California awarded an additional $30 million to 16 different cities and counties to bolster social equity programs, which are designed to get victims of the war on drugs more directly involved in the legal cannabis industry.
The new grant money is on top of $10 million disbursed by the state last fall for social equity programs.
The lion’s share of the new funding – nearly $29 million – went to local governments that already have social equity programs in place, including Long Beach, Los Angeles, Oakland, Sacramento, San Francisco and Humboldt and Mendocino counties.
Oakland was the top recipient, with $6.5 million. Mendocino County was at the bottom, with $2.2 million.
At least $23 million of that funding pool will go directly to qualified social equity businesses in the form of loans or grants, according to a news release from the Bureau of Cannabis Control (BCC) and Gov. Gavin Newsom’s Office of Business and Economic Development.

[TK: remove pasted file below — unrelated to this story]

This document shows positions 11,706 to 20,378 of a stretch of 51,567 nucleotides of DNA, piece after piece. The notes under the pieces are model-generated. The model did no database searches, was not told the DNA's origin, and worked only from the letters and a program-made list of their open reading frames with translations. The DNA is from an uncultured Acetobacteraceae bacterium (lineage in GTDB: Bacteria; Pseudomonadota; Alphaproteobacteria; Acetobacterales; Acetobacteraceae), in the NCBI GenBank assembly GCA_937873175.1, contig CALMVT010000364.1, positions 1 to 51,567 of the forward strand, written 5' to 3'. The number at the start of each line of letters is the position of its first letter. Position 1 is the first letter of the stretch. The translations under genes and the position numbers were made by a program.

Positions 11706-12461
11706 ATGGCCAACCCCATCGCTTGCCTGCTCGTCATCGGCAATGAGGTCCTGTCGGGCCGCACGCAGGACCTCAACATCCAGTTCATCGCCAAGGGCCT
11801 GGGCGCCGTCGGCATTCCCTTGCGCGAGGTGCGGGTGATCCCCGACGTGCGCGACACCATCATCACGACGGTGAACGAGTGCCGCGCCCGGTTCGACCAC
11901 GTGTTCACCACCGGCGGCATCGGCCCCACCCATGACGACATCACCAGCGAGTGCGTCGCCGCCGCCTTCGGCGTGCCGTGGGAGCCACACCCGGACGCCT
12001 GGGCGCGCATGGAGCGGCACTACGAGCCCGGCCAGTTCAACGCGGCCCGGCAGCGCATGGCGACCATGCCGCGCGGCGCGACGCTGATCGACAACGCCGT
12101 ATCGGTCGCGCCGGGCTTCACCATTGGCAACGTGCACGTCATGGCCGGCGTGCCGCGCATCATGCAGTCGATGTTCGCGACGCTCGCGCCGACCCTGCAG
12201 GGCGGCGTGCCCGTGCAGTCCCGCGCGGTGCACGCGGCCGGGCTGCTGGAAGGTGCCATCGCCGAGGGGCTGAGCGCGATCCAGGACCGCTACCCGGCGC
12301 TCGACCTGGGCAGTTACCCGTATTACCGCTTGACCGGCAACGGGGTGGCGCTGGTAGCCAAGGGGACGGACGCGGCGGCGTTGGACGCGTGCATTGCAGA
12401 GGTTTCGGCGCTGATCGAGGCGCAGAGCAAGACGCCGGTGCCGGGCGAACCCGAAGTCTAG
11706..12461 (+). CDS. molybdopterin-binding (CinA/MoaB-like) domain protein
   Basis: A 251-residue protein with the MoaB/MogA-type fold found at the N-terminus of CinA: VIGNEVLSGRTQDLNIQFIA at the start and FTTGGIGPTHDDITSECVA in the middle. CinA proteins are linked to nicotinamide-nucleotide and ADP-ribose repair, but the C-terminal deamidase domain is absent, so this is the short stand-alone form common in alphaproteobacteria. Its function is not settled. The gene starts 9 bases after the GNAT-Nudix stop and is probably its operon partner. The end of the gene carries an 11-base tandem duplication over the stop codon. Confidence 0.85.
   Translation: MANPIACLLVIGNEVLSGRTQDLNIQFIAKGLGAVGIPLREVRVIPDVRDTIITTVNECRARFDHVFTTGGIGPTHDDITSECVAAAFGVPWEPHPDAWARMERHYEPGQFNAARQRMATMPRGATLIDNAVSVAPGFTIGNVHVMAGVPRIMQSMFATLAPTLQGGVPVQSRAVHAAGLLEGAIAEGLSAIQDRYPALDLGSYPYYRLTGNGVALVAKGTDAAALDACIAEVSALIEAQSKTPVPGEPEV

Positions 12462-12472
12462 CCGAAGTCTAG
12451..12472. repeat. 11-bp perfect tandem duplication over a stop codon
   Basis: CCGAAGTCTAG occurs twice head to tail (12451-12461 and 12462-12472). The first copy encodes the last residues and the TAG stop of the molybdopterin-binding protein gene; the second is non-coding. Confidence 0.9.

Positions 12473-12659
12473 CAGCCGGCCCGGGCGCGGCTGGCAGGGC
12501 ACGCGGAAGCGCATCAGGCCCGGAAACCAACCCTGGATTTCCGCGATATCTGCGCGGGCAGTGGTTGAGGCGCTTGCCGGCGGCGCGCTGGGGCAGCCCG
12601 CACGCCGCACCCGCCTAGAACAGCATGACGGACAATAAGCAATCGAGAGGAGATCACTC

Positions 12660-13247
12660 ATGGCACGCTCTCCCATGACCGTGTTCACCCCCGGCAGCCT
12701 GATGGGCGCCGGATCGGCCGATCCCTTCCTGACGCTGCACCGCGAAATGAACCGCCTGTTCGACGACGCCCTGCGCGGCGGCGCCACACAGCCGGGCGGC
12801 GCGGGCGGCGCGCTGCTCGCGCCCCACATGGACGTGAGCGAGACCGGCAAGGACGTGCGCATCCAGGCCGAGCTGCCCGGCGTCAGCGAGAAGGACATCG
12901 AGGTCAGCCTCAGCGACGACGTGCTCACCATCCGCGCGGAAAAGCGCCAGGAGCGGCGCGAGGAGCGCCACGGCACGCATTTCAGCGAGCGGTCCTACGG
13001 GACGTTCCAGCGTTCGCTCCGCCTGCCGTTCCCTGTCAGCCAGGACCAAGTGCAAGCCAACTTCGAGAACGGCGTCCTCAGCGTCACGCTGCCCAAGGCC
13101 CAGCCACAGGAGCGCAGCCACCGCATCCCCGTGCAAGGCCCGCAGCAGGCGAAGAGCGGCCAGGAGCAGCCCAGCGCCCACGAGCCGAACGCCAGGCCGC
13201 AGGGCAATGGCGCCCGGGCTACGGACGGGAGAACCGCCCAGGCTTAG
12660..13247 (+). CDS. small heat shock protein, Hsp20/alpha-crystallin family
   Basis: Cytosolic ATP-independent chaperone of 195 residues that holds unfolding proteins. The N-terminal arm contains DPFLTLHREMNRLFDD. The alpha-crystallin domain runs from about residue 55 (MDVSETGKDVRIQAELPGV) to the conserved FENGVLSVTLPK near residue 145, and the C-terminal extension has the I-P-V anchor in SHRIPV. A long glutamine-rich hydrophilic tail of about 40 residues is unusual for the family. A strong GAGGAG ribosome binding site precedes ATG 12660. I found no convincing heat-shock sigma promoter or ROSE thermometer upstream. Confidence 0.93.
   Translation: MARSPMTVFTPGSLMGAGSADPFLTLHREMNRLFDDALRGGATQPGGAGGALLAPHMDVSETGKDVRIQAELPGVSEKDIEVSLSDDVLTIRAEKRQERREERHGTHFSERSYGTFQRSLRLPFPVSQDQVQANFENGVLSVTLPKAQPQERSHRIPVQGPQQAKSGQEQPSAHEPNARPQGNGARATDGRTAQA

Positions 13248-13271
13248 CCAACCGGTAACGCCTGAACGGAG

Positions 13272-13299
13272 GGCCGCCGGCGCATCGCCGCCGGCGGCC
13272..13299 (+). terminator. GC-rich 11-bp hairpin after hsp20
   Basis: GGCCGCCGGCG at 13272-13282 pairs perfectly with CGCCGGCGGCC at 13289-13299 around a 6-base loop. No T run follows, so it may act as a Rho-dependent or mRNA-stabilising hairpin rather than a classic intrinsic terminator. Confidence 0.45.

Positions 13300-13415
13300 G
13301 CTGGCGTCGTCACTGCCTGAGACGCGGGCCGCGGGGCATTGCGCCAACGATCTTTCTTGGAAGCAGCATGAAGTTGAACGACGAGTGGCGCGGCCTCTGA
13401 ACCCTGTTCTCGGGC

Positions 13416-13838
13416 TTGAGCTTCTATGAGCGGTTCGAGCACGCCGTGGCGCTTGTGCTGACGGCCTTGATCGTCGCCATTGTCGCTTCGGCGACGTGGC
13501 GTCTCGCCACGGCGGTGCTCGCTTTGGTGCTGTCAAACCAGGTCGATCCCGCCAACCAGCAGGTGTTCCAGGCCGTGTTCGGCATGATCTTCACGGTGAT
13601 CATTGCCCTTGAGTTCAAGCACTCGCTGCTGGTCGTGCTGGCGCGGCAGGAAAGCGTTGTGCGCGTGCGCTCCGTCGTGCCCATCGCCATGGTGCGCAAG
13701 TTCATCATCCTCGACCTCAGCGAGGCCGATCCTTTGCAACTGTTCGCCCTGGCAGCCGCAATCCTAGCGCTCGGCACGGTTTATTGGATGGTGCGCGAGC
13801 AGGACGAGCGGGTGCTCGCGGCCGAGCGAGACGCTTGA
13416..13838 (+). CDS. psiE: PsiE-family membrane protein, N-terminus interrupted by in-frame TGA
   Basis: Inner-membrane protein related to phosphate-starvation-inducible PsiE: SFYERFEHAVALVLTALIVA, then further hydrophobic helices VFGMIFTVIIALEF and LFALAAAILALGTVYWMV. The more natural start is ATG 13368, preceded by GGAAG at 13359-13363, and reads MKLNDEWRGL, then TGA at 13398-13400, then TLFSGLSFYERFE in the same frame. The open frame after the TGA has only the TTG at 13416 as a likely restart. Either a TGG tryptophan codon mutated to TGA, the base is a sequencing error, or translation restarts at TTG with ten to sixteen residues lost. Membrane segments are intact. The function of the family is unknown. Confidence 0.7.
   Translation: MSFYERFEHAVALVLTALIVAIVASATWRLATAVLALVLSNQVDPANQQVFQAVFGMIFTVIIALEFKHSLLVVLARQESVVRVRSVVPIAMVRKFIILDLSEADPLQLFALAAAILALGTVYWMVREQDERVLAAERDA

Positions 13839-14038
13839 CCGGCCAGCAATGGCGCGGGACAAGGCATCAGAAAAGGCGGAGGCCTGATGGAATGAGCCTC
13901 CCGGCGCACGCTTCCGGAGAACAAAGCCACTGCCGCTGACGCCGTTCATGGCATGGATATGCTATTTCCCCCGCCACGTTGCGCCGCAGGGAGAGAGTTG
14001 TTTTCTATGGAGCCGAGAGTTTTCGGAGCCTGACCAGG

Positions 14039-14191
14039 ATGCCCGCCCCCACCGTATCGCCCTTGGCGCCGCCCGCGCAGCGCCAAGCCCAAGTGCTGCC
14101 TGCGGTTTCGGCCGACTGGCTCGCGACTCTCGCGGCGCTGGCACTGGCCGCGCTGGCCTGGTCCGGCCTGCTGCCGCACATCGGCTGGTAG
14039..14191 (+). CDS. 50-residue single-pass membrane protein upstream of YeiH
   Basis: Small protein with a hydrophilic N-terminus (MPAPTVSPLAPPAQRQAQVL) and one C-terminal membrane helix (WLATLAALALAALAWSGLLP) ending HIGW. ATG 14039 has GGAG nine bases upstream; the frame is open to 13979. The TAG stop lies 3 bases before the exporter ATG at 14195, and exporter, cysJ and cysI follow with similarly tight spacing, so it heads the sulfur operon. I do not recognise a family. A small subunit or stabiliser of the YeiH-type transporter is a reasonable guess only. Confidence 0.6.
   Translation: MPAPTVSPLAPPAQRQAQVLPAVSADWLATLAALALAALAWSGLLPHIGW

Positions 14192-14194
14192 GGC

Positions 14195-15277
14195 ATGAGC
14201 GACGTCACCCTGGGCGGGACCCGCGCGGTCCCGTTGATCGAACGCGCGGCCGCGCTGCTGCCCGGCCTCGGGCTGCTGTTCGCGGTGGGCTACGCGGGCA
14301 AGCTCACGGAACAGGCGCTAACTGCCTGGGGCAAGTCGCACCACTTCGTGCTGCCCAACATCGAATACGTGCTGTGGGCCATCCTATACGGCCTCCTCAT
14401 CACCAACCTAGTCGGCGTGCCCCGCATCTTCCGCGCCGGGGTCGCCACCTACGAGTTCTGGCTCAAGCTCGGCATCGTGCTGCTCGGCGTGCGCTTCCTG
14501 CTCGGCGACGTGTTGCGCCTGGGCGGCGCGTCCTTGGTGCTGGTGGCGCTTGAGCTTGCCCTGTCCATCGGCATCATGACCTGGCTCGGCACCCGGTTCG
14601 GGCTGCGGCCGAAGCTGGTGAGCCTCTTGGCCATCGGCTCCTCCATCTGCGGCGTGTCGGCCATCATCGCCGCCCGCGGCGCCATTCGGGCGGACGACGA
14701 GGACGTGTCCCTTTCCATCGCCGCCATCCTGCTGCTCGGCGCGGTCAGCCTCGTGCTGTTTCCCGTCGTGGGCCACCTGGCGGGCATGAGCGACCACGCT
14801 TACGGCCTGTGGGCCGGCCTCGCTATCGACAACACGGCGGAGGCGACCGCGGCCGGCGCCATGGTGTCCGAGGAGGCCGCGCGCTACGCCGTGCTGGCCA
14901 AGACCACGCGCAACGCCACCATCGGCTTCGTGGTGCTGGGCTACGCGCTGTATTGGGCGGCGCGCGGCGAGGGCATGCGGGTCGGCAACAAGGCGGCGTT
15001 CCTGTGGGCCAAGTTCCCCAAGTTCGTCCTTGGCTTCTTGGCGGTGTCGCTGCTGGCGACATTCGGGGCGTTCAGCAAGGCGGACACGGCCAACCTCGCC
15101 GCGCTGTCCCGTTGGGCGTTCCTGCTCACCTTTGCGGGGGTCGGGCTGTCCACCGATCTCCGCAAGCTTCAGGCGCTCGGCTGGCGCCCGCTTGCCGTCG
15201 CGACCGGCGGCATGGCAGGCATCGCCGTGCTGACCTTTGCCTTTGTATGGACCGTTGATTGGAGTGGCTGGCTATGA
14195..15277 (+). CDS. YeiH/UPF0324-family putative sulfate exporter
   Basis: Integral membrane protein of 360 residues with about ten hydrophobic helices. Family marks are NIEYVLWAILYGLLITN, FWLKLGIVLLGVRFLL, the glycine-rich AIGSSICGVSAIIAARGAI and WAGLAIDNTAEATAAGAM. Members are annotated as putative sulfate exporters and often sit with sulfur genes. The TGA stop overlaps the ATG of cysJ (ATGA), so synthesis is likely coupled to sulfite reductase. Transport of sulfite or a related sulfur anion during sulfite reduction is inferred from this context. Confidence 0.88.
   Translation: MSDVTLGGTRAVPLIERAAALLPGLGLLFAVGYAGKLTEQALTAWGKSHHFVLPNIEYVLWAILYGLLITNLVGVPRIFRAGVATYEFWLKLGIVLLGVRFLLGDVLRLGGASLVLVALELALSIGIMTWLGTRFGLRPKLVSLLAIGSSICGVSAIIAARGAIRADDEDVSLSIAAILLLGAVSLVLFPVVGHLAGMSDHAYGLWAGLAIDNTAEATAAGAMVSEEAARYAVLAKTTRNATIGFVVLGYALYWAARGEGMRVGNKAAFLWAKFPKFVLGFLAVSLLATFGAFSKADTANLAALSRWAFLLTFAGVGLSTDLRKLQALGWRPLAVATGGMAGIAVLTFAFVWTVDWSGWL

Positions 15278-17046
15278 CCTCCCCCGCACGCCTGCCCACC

Much of the funding is earmarked for “small business support services,” according to the release.
Those services include “technical assistance to individuals, reduced licensing fees or waived fees, assistance in recruitment, training and retention of a qualified and diverse workforce, and business resilience such as emergency preparedness.”
The other recipients each received $150,000 or less to help develop social equity programs. Those localities include Clearlake, Coachella, Palm Springs, San Jose, Santa Cruz, Stockton as well as Lake, Monterey and Nevada counties.